Sometimes photographs are used to tell a story. Other times they mark the passage of time or celebrate a joyous moment or memory. And if we are lucky, we can catch a glimpse of what interested the photographer and how they experienced that moment. Today, we view much of our architecture through the literal and figurative lens of professional photography that circulates on design websites, firm pages, and social media. But how do architects see their own work? The work of their contemporaries? What happens when the architect takes control of the camera? The University of Southern California has digitized approximately 1,300 slides by architect Pierre Koenig and architect and color slide company owner, Fritz Block. Those images now reside in a public database documenting the pair's photographs of mostly 1950s and 1960s midcentury modern architecture on the West Coast. Koenig had already selected certain images for digitization in the late 1990s, though unfortunately that didn't come to pass. But now architects, designers, midcentury modern fanatics, and history buffs can get a unique glimpse into a wide range of modern architecture. The photo database's of projects include Koenig’s Case Study #22, John Lautner's Foster Residence, and Pietro Belluschi's Central Lutheran Church. “The Block and Koenig slides are two of the smaller unique collections in the possession of the USC Libraries,” explains USC on the collection's webpage. “They document examples of 20th century California architecture that developed stylistically from the foundations of the International Style as established by the 1932 exhibition at the Museum of Modern Art in New York, titled Modern Architecture: International Exhibition, and of European pre-World War II Modernism.”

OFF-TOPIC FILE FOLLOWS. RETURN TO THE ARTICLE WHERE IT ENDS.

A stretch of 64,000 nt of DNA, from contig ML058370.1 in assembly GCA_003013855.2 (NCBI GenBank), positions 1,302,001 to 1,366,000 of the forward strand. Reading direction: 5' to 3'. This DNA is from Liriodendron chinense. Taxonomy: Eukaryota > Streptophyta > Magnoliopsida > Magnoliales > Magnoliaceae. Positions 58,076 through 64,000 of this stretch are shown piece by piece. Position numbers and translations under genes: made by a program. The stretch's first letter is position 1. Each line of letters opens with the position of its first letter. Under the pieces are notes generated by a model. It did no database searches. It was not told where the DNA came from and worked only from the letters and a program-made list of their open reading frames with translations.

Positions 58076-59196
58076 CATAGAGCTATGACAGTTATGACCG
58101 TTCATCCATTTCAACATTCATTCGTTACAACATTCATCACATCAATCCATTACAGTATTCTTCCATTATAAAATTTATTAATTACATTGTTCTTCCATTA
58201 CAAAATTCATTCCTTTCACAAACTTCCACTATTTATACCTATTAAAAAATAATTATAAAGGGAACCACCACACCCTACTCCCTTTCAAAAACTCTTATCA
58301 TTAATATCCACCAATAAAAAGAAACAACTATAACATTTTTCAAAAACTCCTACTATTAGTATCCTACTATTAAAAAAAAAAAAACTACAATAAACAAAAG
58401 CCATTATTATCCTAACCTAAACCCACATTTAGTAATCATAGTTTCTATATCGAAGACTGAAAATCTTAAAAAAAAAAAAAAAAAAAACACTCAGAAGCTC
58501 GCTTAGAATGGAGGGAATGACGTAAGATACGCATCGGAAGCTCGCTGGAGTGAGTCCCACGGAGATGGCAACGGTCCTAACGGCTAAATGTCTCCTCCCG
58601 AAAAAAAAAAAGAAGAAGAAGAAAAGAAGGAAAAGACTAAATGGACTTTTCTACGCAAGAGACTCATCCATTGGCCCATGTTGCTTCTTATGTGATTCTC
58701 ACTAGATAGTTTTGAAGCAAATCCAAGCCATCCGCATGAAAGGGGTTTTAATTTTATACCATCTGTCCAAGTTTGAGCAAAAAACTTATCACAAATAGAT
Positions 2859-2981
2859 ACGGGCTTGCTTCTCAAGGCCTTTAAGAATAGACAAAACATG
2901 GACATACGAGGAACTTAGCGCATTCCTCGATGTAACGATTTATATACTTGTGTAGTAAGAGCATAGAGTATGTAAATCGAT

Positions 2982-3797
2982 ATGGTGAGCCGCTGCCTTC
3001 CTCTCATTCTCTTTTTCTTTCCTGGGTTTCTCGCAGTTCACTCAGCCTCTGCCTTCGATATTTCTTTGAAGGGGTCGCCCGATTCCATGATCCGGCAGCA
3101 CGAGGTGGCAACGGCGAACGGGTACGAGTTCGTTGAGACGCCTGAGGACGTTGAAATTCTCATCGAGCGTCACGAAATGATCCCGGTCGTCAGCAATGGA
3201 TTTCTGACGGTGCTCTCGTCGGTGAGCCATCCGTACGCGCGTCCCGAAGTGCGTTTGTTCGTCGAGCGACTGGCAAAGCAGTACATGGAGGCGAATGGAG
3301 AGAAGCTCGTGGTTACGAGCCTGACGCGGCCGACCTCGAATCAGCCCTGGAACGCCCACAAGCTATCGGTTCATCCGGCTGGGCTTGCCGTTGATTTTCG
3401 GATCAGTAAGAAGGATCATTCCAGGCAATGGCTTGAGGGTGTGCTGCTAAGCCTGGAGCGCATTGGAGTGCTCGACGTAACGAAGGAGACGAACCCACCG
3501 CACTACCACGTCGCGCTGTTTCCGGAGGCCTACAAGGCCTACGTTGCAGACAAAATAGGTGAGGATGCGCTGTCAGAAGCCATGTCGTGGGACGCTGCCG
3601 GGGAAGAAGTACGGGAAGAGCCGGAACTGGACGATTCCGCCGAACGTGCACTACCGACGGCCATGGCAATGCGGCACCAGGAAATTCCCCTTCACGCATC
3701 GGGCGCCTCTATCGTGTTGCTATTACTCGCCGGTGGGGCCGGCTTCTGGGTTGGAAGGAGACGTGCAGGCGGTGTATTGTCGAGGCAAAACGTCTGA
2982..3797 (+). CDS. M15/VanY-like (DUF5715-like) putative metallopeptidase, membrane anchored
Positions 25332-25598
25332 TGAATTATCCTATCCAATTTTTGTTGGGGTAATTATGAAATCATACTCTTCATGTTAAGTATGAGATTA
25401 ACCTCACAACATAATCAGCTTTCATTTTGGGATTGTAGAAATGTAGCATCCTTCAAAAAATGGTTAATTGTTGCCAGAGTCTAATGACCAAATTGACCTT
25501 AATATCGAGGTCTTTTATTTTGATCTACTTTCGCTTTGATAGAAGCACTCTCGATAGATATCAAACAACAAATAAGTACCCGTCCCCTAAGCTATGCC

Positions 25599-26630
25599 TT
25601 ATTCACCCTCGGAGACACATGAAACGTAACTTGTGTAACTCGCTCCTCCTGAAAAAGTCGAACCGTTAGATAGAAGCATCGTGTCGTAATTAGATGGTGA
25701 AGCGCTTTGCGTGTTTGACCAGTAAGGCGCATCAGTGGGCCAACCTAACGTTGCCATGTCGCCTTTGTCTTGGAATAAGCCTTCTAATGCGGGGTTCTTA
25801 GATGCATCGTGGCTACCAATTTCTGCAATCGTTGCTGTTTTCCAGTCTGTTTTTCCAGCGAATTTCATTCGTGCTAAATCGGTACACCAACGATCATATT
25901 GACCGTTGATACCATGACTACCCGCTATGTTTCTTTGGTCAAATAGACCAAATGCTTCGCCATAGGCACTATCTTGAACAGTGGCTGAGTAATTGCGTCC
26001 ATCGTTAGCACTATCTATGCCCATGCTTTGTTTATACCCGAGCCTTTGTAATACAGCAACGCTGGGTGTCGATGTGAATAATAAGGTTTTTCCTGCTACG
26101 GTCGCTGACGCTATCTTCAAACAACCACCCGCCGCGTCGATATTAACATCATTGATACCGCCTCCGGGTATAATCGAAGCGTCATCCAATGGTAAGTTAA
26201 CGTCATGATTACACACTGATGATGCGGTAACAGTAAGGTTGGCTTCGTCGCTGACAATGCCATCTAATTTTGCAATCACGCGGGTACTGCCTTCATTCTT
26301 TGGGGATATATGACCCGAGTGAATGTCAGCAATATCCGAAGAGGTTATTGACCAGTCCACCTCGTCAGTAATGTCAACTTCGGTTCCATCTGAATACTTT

Southern California's enviable climate and landscape—sunny skies, balmy temperatures, picturesque mountains, and surfer-friendly beaches—come at a geological cost: proximity to active earthquake faults. Local AEC industry professionals are adept at meeting detailed building code requirements for structural safety. But when it comes to cutting-edge facade systems, said KPFF principals Mark Hershberg and Nathan Ingraffea, designers and builders are left with little to go on. Hershberg and Ingraffea will dig into this and other challenges and opportunities associated with seismic design at this month's Facades+ LA conference in a panel on "Anchors & Approvals: Structure and Skin in Seismic Design." In addition to Ingraffea (Hershberg will moderate), panelists include Dana Nelson (Smith-Emery) and Diana Navarro (California OSHPD). "A tremendous amount of time has been spent to increase the safety of building structures in seismic events through continual updates of the code, but very little work has been done to understand the behavior of facade systems in seismic events," noted Ingraffea. "This is a shame since the value of the facade system could be just as high as the value of the structure itself, and failure of either one could be catastrophic. This is a great opportunity for someone who wants to invest the time to modernize the code." In the meantime, designers, engineers, fabricators, and builders are left without "a well thought out design standard for seismic design of facade systems," said Ingraffea. The ASCE 7 contains only half a page on the topic. Worse still, the relevant text is "on one hand, very basic (one equation to check) and on the other hand overly onerous (dynamic racking tests), and they really do not apply to many modern facade systems," he said. As a result, building envelope design teams must tackle the issue of seismic design on a case-by case basis. "'Industry standard' is a term you hear a lot when you do a lot of facade engineering but from what I've seen the [seismic design] 'standard' is all over the board,'" said Ingraffea. In practical terms, a lack of data or guidance on seismic activity and building skins can cost precious time and money. "Most of the challenges we see with facade design in seismic hot spots are due to the amount of movement that can occur in a building system during a seismic event," explained Hershberg. "We service many clients who want to use new facade concepts or products that may have been developed overseas, and many times the products haven't been tested to determine the range of seismic movement that they can accommodate." The design team is thus forced to perform a series of qualification tests. "This introduces an additional set of schedule risks that are sometimes overlooked," said Hershberg. Learn more about the ins and outs of seismic design at Facades+ LA. Check out a full conference agenda and register for lab or dialog workshops today on the conference website.